Choose meaty varieties of tomatoes that have great flavor. Indeterminate varieties grow quite large and bear fruit until the fall frost. Be sure to grow these varieties on the north side of your planting area, so they don’t shade out other plants. Determinate tomato varieties only bear fruit for a certain amount of time and only reach a certain size; they are suited for container gardening. My family’s favorite tomato varieties are Brandywine (pink beefsteak variety), Kellogg’s Breakfast (orange), Lemon Boy (yellow) and Cherokee Purple (dusky red/purple). 

2. Choose Onions and Peppers

Select varieties that grow well in your climate. We like to grow onion sets (small bulbs) because they are easy and readily available. Jalapeno peppers are classic for salsa and grow abundantly. My favorite variety is El Jefe, which combines the power of early production and bountiful yield. I’ve also grown and enjoyed Jalafuego and Jedi jalapeno varieties.

3.       Round Out Flavor with Herbs

Cilantro lovers unite when it comes to classic salsa. I typically buy plants and also start cilantro from seed because it matures and bolts quickly under the stress of the hot weather that tomatoes and peppers love. I also enjoy growing chives, garlic chives and basil to add to various types of salsas and marinades.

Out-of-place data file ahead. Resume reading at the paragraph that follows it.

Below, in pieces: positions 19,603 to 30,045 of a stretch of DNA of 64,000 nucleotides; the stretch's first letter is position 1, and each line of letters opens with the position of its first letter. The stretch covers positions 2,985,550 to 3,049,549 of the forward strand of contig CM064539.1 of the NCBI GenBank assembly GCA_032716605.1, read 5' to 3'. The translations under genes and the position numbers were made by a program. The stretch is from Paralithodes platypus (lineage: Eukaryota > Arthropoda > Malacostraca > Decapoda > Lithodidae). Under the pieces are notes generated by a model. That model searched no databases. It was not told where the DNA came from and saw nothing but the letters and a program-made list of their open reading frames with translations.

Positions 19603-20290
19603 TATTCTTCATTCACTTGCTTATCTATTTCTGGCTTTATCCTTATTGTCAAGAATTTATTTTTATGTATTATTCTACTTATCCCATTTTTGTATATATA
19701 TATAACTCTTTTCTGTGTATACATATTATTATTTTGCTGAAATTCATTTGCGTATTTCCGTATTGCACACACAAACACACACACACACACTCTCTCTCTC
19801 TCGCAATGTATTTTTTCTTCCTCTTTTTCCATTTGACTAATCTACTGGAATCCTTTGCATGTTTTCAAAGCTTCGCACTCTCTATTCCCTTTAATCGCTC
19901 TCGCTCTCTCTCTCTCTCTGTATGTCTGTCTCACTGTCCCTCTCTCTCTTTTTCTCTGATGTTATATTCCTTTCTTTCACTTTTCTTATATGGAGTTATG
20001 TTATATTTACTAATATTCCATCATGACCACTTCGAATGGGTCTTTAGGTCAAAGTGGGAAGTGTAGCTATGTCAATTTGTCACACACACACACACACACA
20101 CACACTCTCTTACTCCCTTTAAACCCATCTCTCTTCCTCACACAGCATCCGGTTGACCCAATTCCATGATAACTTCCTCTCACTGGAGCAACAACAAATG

Small Batch Garden Salsa

Makes around 2 cups

  • 4-5 fresh tomatoes, cored, X slit cut in base, boiled 2 minutes, cooled (or 1 can 14.5 oz peeled whole tomatoes and their juice)
  • ¼ cup red onion, roughly chopped
  • 1 handful of chives, roughly chopped
  • ¼ cup fresh cilantro leaves, chopped
  • 1 clove garlic, smashed and finely minced
  • ½-1 jalapeno, seeded and roughly chopped
  • ½ teaspoon salt
  • 2 tablespoons citrus juice, lemon or lime
  • 1 pinch sugar, if desired to offset acidity from tomatoes

Pulse all ingredients in a food processor until desired consistency is achieved. Taste test. Refrigerate for several hours for best results. Store the prepared salsa in the refrigerator for up to 1 week.